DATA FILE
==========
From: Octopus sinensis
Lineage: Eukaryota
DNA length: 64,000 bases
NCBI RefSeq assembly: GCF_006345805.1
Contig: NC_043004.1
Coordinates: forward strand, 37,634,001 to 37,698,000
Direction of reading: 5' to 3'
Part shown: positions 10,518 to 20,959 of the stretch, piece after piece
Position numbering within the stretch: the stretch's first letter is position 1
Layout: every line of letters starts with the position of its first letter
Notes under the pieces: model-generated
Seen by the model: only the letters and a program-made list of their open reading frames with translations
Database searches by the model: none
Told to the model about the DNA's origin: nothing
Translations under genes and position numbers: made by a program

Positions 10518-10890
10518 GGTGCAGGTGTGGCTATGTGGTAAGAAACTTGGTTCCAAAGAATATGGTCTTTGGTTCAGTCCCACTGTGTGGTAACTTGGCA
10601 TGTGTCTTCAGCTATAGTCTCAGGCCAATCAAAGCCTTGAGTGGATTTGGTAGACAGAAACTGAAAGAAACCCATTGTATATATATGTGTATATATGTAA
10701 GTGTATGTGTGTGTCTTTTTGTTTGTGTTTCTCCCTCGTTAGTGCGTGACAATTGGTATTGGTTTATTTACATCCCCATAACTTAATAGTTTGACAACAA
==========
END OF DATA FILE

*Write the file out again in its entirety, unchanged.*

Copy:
From: Octopus sinensis
Lineage: Eukaryota
DNA length: 64,000 bases
NCBI RefSeq assembly: GCF_006345805.1
Contig: NC_043004.1
Coordinates: forward strand, 37,634,001 to 37,698,000
Direction of reading: 5' to 3'
Part shown: positions 10,518 to 20,959 of the stretch, piece after piece
Position numbering within the stretch: the stretch's first letter is position 1
Layout: every line of letters starts with the position of its first letter
Notes under the pieces: model-generated
Seen by the model: only the letters and a program-made list of their open reading frames with translations
Database searches by the model: none
Told to the model about the DNA's origin: nothing
Translations under genes and position numbers: made by a program

Positions 10518-10890
10518 GGTGCAGGTGTGGCTATGTGGTAAGAAACTTGGTTCCAAAGAATATGGTCTTTGGTTCAGTCCCACTGTGTGGTAACTTGGCA
10601 TGTGTCTTCAGCTATAGTCTCAGGCCAATCAAAGCCTTGAGTGGATTTGGTAGACAGAAACTGAAAGAAACCCATTGTATATATATGTGTATATATGTAA
10701 GTGTATGTGTGTGTCTTTTTGTTTGTGTTTCTCCCTCGTTAGTGCGTGACAATTGGTATTGGTTTATTTACATCCCCATAACTTAATAGTTTGACAACAA